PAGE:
I have a developer on my team who, while delivers good quality code, is significantly slower than the other developers on my team. This is causing a pretty serious bottleneck that I'm trying to find a way to resolve. In the medium to long-term, making the team cross-functional will allow other team members to help get velocity up, but I'm looking at any option I can to increase the output of this particular developer (especially since the project is at risk of going over budget).
This particular developer still likes to code "old skool". That is, he uses a text editor for coding, command line for every possible situation, and if given the chance to remove his mouse and any visual aids, he'd do it. He's explicitly clear: they want to do nothing but code, preferably where they have zero exposure to other humans, and preferably at home. Absolutely no meetings, no discussion, he wants the tasks that need to be done and to complete them by himself. Trying to introduce agile is going to be a challenge. He doesn't have many other responsibilities, 95% of his work is code.
Now, I'm not against developers refusing to use interfaces, mouses and IDEs if they want to make their own lives difficult (personally, I think it's just a show-off move, and slows development time significantly IMO), but when velocity is under par, I'm looking at this as one of the options to increase output.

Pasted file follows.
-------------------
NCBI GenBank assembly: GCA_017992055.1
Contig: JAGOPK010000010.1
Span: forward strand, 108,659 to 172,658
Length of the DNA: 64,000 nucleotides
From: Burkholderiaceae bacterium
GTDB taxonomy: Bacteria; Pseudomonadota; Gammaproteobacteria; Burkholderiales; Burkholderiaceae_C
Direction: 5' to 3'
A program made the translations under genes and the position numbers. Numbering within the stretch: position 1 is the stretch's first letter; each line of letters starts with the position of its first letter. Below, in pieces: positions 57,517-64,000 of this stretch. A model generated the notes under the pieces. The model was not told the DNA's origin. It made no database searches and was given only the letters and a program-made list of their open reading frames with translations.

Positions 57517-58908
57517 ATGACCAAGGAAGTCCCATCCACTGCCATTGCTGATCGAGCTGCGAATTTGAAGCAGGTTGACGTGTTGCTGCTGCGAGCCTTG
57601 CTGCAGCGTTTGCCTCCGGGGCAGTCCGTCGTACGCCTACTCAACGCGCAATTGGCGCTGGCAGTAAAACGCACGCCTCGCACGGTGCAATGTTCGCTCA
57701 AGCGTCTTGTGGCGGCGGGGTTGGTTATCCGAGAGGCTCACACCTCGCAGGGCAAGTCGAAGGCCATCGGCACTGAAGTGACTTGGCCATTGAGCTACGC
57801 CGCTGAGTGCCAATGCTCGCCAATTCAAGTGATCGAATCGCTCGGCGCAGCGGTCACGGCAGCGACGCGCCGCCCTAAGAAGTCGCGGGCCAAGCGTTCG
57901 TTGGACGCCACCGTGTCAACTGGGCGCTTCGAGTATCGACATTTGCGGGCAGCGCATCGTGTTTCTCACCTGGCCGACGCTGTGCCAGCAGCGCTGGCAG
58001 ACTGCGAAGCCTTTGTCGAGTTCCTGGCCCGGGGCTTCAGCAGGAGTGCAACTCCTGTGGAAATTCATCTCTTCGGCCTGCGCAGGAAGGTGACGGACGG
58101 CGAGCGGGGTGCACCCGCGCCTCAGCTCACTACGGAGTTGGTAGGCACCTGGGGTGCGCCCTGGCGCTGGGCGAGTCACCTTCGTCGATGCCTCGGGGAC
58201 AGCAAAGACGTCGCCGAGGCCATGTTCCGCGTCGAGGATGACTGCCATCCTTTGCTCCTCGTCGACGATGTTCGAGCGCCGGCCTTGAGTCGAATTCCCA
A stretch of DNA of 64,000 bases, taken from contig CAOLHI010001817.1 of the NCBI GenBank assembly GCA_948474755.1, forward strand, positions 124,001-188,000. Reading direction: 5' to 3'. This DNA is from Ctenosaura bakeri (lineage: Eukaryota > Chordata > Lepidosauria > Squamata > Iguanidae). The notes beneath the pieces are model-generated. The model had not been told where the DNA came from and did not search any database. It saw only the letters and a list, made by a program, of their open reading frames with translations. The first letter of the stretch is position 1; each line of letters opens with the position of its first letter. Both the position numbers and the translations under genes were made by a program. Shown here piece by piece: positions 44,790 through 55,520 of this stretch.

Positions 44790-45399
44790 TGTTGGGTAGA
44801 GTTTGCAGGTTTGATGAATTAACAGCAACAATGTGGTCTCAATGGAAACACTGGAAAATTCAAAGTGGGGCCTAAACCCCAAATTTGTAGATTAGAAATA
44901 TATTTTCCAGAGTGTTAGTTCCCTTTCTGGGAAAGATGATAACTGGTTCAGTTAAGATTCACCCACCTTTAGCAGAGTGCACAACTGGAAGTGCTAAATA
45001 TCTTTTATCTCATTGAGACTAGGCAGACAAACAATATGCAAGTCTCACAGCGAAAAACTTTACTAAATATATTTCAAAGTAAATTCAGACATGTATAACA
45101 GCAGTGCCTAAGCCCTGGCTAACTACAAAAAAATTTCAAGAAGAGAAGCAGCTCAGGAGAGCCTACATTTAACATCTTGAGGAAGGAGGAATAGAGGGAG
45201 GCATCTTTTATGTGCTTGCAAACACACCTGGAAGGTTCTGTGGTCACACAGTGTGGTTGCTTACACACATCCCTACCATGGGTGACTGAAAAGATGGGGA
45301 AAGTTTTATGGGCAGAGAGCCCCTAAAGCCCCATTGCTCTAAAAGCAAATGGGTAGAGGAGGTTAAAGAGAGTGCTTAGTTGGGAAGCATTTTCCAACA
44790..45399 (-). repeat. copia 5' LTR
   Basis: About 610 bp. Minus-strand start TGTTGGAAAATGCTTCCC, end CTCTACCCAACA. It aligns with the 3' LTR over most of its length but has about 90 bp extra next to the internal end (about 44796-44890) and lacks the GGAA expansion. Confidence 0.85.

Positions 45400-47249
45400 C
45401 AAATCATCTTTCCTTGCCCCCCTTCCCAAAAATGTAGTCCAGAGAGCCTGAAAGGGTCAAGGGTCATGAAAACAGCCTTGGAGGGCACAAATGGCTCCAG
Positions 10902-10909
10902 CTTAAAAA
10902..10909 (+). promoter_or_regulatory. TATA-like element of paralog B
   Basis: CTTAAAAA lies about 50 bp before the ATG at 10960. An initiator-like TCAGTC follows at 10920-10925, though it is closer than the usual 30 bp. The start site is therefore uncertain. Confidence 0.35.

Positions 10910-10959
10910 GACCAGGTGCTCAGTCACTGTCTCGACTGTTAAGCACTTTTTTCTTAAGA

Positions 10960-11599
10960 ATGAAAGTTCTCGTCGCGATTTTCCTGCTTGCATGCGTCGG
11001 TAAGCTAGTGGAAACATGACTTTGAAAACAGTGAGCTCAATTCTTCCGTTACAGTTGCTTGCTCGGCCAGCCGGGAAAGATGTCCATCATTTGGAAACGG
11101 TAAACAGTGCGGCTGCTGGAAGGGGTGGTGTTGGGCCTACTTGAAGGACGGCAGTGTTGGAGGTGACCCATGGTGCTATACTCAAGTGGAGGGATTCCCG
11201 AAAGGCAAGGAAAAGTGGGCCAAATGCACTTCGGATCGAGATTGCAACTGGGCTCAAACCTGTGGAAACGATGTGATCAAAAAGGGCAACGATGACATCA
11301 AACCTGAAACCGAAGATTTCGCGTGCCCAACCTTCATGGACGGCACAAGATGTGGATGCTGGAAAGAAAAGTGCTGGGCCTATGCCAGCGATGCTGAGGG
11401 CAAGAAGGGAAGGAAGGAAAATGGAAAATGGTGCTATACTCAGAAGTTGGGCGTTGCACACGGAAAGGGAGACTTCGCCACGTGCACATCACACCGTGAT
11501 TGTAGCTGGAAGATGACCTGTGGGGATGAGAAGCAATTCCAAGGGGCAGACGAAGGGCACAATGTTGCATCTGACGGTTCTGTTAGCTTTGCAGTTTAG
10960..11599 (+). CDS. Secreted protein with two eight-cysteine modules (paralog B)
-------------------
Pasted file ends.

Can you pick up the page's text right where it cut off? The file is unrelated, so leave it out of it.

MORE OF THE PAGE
So, the question is, is it fair and within my remit to ask the developer to switch up to an IDE to improve velocity? In my experience, this has a drastic improvement in time to complete a task, but I feel like it would be forcing him into a corner and taking away something he really enjoys, which won't help with motivation.
For those who say "it gives more flexibility/power!", I understand this point, and command line is always there for the 2% of time you need it. For the rest of the time, IDEs and visual interfaces were designed for a reason: speed and ease of use. I don't buy into it.
Edit: For clarity, I'm a new member to the team, brought on as a project manager, but I'm also an ex-lead-developer who has a significant amount more experience than the other developers in the team. I've been given carte blanche to make architectural and development decisions in order to recover this particular project which is in serious trouble, and is vital to the company's success.
Edit2: A common suggestion here is to ask the developer what he thinks will help improve his velocity. I've done this already a few times, but no useful response is forthcoming: "I'll think about it" which doesn't happen. That's part of the reason why I'm looking down relatively unusual routes to see if I can boost productivity in other ways.
Edit3: It's clear that the whole IDE/CLI discussion is unresolvable; both sides have their points of view, and like OSX/Windows, or Python/PHP or...there's no right or wrong way. If you want to have you say on this, head over to this discussion to continue talking to brick walls. The question wasn't if IDEs are better than CLIs, it was if I can ask this developer to try something new to see if it affects velocity. Ultimately, developers can code with punch cards or in Minecraft if they like, as long as the velocity is there. Please be aware that to become efficient with CLI has a much longer and more difficult learning curve than IDEs do, and it's possible that's the situation here.